Posted by: J Nyman | June 17, 2008

How to Start a Farm #1: Getting In Touch With Nature

This is Part One of a series called: How to Start a Farm: 6 Things All Would Be Farmers Should Know Before Getting Knee Deep in Sheep (or any other farm venture)

I get a lot of people landing on our blog because they’re interested in starting a farm. While I think this is wonderful – mostly because it means that we’re not the only crazy people on the planet! – I wonder how much these would-be farmers actually know about farming.

There is still (perhaps more now than in the past?) a glamorization of farming that is totally false. More people hop on the ‘eat local/save the environment/chemicals are bad’ bandwagon everyday and, at first blush, farming can look like an idyllic way of getting in on it all.

Don’t get me wrong. We’re on that bandwagon too. It’s a good place to be for the physical and mental healthy of our family and for the environment. I just think that there is a misconception about the life of a farmer that needs to be cleared up.

More people getting into farming is good for everyone. I want those who choose to farm to succeed. Starting a business you’re not prepared for is a sure-fire way of not doing that. Hence this series of posts about The Real Farm Life. So, here we go:

The Real Farm Life Fact #1: Farming Let’s You Get In Touch With Nature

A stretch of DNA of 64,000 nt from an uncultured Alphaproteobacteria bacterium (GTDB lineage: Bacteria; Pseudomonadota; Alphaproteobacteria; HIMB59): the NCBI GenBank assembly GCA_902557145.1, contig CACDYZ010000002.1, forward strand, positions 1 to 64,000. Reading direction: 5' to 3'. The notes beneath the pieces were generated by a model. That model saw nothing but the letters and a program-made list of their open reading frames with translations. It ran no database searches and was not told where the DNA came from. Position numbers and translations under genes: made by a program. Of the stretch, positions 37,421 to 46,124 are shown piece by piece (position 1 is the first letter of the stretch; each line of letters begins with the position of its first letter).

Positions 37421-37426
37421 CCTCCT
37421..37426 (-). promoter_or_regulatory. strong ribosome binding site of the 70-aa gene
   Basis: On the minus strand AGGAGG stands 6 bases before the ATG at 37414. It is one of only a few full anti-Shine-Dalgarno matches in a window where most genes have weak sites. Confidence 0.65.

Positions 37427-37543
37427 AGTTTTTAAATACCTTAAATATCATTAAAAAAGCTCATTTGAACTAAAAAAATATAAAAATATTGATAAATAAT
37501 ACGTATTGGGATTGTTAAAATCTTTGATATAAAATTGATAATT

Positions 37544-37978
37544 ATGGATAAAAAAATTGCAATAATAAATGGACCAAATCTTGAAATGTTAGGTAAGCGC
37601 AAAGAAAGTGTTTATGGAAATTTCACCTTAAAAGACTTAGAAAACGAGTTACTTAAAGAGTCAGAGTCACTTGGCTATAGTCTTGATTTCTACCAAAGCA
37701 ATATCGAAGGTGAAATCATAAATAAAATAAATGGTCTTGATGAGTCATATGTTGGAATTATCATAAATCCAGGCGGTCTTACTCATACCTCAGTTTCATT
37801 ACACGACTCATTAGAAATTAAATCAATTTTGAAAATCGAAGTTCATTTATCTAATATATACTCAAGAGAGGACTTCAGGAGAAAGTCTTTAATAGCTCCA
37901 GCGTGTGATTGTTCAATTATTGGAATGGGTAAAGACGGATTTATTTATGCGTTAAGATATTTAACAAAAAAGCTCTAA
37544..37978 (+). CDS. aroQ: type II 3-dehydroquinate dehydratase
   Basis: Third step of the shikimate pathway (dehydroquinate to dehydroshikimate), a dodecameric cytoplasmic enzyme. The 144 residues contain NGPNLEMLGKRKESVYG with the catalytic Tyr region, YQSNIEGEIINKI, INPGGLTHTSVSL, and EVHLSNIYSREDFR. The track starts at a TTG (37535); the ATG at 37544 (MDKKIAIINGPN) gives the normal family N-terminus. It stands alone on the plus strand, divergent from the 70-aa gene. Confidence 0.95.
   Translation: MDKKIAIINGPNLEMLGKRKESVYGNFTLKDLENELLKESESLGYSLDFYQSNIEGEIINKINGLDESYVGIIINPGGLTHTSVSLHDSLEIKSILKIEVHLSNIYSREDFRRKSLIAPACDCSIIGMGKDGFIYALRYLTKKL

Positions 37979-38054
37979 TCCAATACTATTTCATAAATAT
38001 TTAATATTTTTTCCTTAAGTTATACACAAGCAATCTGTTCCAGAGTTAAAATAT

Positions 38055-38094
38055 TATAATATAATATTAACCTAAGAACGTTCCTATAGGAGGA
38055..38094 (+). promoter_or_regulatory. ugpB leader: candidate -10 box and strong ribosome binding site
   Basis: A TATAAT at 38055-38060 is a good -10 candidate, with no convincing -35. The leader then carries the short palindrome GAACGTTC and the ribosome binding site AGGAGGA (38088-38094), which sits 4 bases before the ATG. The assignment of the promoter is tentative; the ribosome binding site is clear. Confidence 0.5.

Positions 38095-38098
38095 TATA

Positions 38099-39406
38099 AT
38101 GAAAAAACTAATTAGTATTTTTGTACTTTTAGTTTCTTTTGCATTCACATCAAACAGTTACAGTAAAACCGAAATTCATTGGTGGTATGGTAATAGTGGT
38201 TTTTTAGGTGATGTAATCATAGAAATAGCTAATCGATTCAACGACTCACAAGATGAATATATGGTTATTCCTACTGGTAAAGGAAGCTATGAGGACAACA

You thought I was going to start by trying to scare you off farming, didn’t you? I might yet. But I want people to get into farming because it adds to the greater good and is a great way of life for you and your family. If it really is for you, that is.

Take getting in touch with nature as an example. What do you think of when you read that? Are you thinking sunny walks through tree lined pastures while you check your hay crops?

Yep. That’s farming.

How about the sun setting over the roof of your barn with the sounds of your laying hens settling onto their roost for the night?

That’s farming too.

And feeling your muscles burn just enough to know that you and your kids are not couch potatoes.

Farming does that.

Okay, how about raccoons taking down half an acre of sweet corn just before harvest to the tune of $250 of heirloom seed and countless (and penniless) hours of labour?

You got it. Farming.

Worse yet. Getting up 3 times through the night to feed a tube down the throat of a newborn lamb in minus 30 Celsius weather trying in the hope of getting it warm and nourished enough to survive only to find it cold and still come morning?

Farming.

These things are just as much a part of farming. Don’t get me wrong, often enough, you find a revived, tail-wagging bundle of energy come morning to reward your sleepless night. If not, it wouldn’t be worth doing, would it?

And it is worth doing. Again: If it’s for you.

Everyone likes the idea of farm life. But if you’re going to take it on, you’d better like actually doing it. And you need to be able to handle the parts you don’t like.

Getting in touch with nature through farming means nurturing life, coaxing it and coddling it with your own dirty hands but it also means holding death in those same hands. You have to be able to watch death, to touch it, run the shovel and go back to the coddling and coaxing with vigor. Can you do it?

(For the record, I spill more tears at lambing time than I would otherwise cry in a whole year).

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